Halloween approaches. To get a jump on the season, we’ve gathered a sampling of scary scams that have been perpetrated on businesses that tried to buy online from overseas suppliers but bumped into Freddy Krueger instead.

The examples below are actual fraud cases that were handled over the last several years by the security team at B2B trading website Alibaba.com. We’re sharing them so international buyers will be better able to recognize and circumvent the various traps fraudsters set in order to strip-mine the bank accounts of the unwary.

Whether you are buying online or trying to stay alive in a horror movie, the best advice is to keep your wits about you. Use common sense. If an ax murderer was on the loose, you wouldn’t go into the basement, would you? You especially wouldn’t go into the basement of a deserted cabin in the woods built on an indian burial ground just so you could fool around with your sultry, half-naked, promiscuous, binge-drinking teenage girlfriend during a thunderstorm when your cellphone is showing zero bars. Also, the bridge is out.

But we digress. On to the scams:

1) The Masque of the Red Death

The Victim’s Story: “I received an e-mail from a salesman named Mike from a company named Sun Tzu Electronics [Ed: names have been changed]. Mike told me he could supply PlayStation 3s at a low price. I searched on Alibaba.com and discovered Mike’s company was an Alibaba.com Gold Supplier, so I was confident about this transaction. I placed an order for 10 PS3s. But after I paid, I was no longer able to contact Mike and I never received my order.”

What Went Wrong: Sun Tzu Electronics was a legitimate Alibaba.com Gold Supplier. Mike was a scammer who stole the company name to disguise himself as their representative in spam e-mails he sent to random victims. Mike’s bait was a low price on a popular consumer electronics item. Sun Tzu Electronics did not sell video game machines.

Lessons Learned:

• Don’t respond to unsolicited e-mail offers and spam. It’s the same as going into the basement.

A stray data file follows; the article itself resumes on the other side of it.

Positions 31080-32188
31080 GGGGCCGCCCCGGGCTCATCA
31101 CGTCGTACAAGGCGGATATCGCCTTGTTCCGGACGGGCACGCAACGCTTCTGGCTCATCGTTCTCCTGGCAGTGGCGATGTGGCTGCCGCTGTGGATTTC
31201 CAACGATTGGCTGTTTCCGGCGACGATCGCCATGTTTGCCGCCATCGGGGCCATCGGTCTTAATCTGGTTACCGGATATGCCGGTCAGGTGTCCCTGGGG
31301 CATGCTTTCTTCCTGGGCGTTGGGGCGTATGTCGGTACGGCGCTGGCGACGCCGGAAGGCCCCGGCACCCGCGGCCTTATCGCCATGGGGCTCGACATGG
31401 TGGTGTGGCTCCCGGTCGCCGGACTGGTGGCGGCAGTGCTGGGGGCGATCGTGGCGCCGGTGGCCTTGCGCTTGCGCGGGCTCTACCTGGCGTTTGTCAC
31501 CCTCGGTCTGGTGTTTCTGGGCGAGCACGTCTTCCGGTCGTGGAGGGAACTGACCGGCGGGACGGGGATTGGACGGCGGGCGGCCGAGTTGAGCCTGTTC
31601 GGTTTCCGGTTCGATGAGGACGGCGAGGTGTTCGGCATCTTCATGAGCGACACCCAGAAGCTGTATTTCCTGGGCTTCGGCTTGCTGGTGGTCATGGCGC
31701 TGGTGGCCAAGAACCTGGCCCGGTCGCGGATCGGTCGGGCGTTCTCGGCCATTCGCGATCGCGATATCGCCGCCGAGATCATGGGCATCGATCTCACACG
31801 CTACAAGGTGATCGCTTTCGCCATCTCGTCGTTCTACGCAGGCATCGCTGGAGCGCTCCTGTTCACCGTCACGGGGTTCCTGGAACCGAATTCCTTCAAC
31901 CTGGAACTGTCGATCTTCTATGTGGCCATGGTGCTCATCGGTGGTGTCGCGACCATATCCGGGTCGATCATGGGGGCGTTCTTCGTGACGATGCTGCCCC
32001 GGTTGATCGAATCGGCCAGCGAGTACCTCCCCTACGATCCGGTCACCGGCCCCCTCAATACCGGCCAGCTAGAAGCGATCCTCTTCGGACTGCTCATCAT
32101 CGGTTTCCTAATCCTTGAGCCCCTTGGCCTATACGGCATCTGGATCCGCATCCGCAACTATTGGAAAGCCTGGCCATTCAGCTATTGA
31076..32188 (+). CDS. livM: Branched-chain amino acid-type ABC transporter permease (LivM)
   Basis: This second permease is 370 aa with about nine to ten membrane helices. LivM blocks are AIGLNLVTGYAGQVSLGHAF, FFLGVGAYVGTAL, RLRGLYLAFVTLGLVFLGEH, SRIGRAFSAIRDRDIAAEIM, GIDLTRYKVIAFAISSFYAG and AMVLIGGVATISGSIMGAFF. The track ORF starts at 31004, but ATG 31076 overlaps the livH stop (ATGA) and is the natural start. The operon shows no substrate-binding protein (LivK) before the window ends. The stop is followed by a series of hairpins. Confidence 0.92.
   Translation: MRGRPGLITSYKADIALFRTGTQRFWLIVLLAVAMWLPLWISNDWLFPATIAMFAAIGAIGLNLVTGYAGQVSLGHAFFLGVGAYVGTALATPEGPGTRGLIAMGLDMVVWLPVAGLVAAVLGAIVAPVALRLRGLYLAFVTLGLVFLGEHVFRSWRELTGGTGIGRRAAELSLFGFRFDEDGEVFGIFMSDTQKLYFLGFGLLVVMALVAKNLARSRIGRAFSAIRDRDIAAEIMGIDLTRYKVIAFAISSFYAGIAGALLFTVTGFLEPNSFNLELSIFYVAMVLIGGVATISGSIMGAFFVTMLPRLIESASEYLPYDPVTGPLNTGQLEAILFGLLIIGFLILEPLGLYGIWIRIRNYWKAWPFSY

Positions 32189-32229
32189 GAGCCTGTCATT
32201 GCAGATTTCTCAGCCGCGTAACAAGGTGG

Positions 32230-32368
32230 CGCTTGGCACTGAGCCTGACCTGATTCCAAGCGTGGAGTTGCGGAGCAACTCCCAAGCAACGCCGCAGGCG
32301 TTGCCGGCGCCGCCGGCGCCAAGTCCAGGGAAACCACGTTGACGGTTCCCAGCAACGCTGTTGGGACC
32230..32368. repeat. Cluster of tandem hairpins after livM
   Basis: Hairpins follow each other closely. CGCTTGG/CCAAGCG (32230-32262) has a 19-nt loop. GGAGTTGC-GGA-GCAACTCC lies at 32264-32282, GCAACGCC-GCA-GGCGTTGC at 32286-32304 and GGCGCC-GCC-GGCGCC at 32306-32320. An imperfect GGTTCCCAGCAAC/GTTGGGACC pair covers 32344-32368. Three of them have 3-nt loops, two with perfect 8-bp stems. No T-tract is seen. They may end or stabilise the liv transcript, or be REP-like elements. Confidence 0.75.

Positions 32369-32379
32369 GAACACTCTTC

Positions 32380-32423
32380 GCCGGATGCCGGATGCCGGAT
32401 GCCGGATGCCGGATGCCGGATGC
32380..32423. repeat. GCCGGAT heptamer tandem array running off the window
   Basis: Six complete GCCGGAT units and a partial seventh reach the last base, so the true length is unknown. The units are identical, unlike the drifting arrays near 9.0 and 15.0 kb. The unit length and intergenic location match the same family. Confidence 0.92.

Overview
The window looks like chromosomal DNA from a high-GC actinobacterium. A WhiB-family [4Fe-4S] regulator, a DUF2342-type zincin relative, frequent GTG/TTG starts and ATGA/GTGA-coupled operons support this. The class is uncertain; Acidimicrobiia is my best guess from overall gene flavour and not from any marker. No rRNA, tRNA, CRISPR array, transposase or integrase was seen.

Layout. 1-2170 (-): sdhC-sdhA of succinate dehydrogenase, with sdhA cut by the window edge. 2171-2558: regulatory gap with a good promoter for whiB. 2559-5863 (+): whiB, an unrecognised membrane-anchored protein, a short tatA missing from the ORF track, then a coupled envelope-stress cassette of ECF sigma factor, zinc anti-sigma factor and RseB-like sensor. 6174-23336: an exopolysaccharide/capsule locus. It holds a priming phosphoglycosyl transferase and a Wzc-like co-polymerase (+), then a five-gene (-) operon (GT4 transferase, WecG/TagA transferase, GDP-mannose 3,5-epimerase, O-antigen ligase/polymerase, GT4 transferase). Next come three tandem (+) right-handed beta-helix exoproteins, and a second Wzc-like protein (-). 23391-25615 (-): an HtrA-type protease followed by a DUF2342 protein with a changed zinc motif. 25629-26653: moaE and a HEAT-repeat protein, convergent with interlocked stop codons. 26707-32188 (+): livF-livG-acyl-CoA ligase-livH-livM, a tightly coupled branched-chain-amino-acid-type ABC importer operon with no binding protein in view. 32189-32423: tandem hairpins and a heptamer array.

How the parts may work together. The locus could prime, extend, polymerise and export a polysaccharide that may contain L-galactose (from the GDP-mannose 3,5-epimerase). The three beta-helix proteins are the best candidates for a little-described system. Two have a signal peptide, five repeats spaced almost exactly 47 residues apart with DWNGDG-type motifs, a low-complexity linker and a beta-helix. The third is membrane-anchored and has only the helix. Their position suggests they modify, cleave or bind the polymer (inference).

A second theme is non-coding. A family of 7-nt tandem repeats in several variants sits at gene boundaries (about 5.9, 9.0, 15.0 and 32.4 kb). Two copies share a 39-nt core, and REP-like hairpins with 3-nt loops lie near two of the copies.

• Make sure that the e-mail address for the person claiming to be a company representative matches the company’s official e-mail address.

• Contact the company directly to confirm the person you are dealing with works there. Be aware that a scammer may have stolen not only the company name, but also the identity of their representative, too. All the better to eat you with, my dear.

• Compare the type of products listed on the company’s website with the products you are being offered. A company that normally sells handbags won’t try to sell you discounted mobile phones. Likewise, someone purporting to be the cable guy won’t have a chainsaw hanging from his toolbelt, so don’t open the door for him.

2) Candyman

The Victim’s Story: “I contacted a seller to buy 100 Nokia mobile phones at $20 per phone. After I paid $1,000 (half the total price) up front, the supplier refused to send the phones unless I agreed to buy more products from him. He also threatened to raise his unit price. I refused, and I never got the phones or my $1,000 back.”

What Went Wrong: Scammers, like slashers, routinely use the emotions of their victims against them. Here, the buyer was lured into the basement by a stranger offering candy: a too-sweet-to-be-true deal on Nokia phones that retailed in authorized Nolia shops for $250.

Spoiler alert: Our victim got his head handed to him. In a not-so-shocking plot twist, the scammer even tried to relieve him of more cash after the down payment was made. This grift often works, because buyers don’t want to risk their up-front investment by resisting additional cash demands. This buyer didn’t fall for it, but he wised up too late to save himself $1,000.

Lessons Learned:

• Anyone offering freakishly deep discounts on well-known products is not to be trusted, obviously. Yet this common scammer’s trick consistently separates the gullible from their cash.

• Don’t believe suppliers who claim they can offer cheap prices because they have access to grey market, smuggled or stolen merch. Know the average retail and, if possible, wholesale prices of products you are looking for, so you can recognize abnormal quotes. To find the suggested retail price of a brand-name product, check the brand owner’s official website.

• When dealing with unfamiliar companies, use a secure payment method such as escrow, which prevents suppliers from arbitrarily changing the terms of a deal before delivery. They don’t get paid until you receive and are happy with the goods.

3) FeardotCom

The Victim’s Story: “I lost more than $2,000 on an order for consumer electronics. The original deal called for me to pay $200 for shipping, $1,000 when I verified the package had been shipped, and the balance of $1,460 once the package was received. The seller said that he was going to use a small, local delivery company. He gave me the URL for the delivery company’s website along with the shipment tracking number.